Language a Barrier
Thomas R. DeGregori, a professor of economics at the University of Houston who specializes in Third World issues, said language is one of the "assimilation characteristics" that are "barriers to entry" to the American business world. Such problems are compounded in Houston, where 6,500 Asian firms are situated, DeGregori said, because the business community "has always been a closed-entry" one run primarily by established residents.
The ultimate barrier--cash shortage--figures prominently in the Indochinese business story. In many cases, inexperience with the workings of financial institutions and the inability to negotiate complicated forms prevent owners of small businesses from graduating to bigger businesses.
In other cases, however, Indochinese business owners simply have an aversion to borrowing, a preference for paying as they go, said Khoa, who contended that many have not learned a fundamental fact about doing business in America: "The more money you owe, the more you can get."
Experts acknowledge that the picture they paint is contrary to the one most people have of Indochinese businesses.
Often, the experts say, when an Indochinese business is in trouble, few people know. "If many Indochinese business failures have gone unnoticed," the Los Angeles survey said, "it is because many new owners were reluctant to change the establishments' names for fear of losing loyal customers."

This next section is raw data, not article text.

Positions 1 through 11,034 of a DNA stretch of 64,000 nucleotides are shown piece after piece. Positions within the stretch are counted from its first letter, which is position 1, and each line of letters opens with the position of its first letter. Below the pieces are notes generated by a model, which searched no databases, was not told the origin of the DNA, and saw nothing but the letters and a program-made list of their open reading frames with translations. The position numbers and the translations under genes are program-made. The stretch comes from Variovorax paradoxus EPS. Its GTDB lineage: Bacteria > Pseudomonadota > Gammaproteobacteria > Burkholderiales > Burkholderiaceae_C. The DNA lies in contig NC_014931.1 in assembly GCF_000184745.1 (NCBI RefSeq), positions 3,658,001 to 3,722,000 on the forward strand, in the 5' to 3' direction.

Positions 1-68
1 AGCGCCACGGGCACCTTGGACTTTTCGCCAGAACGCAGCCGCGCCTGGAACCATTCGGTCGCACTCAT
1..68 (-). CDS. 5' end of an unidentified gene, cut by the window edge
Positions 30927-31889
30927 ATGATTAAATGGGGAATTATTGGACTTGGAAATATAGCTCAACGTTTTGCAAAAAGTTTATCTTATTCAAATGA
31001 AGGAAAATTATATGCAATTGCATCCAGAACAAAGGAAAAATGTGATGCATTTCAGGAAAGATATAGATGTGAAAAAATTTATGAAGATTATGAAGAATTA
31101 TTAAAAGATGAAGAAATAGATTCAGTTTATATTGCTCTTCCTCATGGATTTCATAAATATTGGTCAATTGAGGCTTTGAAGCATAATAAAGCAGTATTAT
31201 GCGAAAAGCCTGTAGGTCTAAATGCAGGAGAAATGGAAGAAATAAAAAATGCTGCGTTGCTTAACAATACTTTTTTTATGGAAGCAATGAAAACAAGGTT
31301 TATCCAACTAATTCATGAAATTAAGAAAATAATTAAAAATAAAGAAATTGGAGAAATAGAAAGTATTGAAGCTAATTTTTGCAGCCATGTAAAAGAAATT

"Mainstreaming" and "diversification" are the buzzwords among people talking about solving the problems of Indochinese businesses. The message: Appeal to the broader society by breaking new ground on the business landscape of America.
Areas of Focus
Seminars and studies urge Indochinese to focus on areas like computer technology, health, law, transportation, communications and financial services.
The Los Angeles study said deregulated industries such as regional air transportation, bus charters and freight brokerage are fertile ground for enterprising business people.
The hope for shifting the Indochinese business focus lies partly in the belief that second-generation Indochinese will better adapt to the high-stakes, risk-taking American way of doing things.
"As the younger generation gets more accustomed to the American system, then we can change the attitudes," Anh said of the development center. "Right now, the number (who have adapted to the system) is still small."
Among that number is Ted Ngoy, owner of Christy's Donuts, a chain of 32 stores in California. He came to Orange County in 1975 from Cambodia and started working two jobs simultaneously--as a custodian and gas station attendant--before buying his first doughnut shop a year later.
To open new outlets, Ngoy buys the stores, enters into partnerships with his managers and then shares the profits with them.
Ngoy's philosophy about his success blends a hard-work ethic with a penchant for caution.
"No. 1 is determination," he said. "Working hard is important. No. 2 is courage. No. 3 is starting carefully. Don't just jump into something you don't know."
Chieu Pham, executive director of the Vietnamese Fishermen's Assn. in Oakland, envisions similar success in his effort to organize a fishermen's cooperative that would sell directly to consumers in all communities. "We have to do it the American way," Chieu said. "We have to sell to the mainstream consumer."
Some critics within the Indochinese communities assert that businesses such as those involving doughnuts and fish have become too common among Indochinese, thus differing little from the type of mom-and-pop grocery stores that economic advisers are trying to discourage.
Taking a longer and more optimistic view, Khus of the Khmer Society called the concern over businesses "a stage all immigrants have to go through. The longer you stay in the country, the better it gets."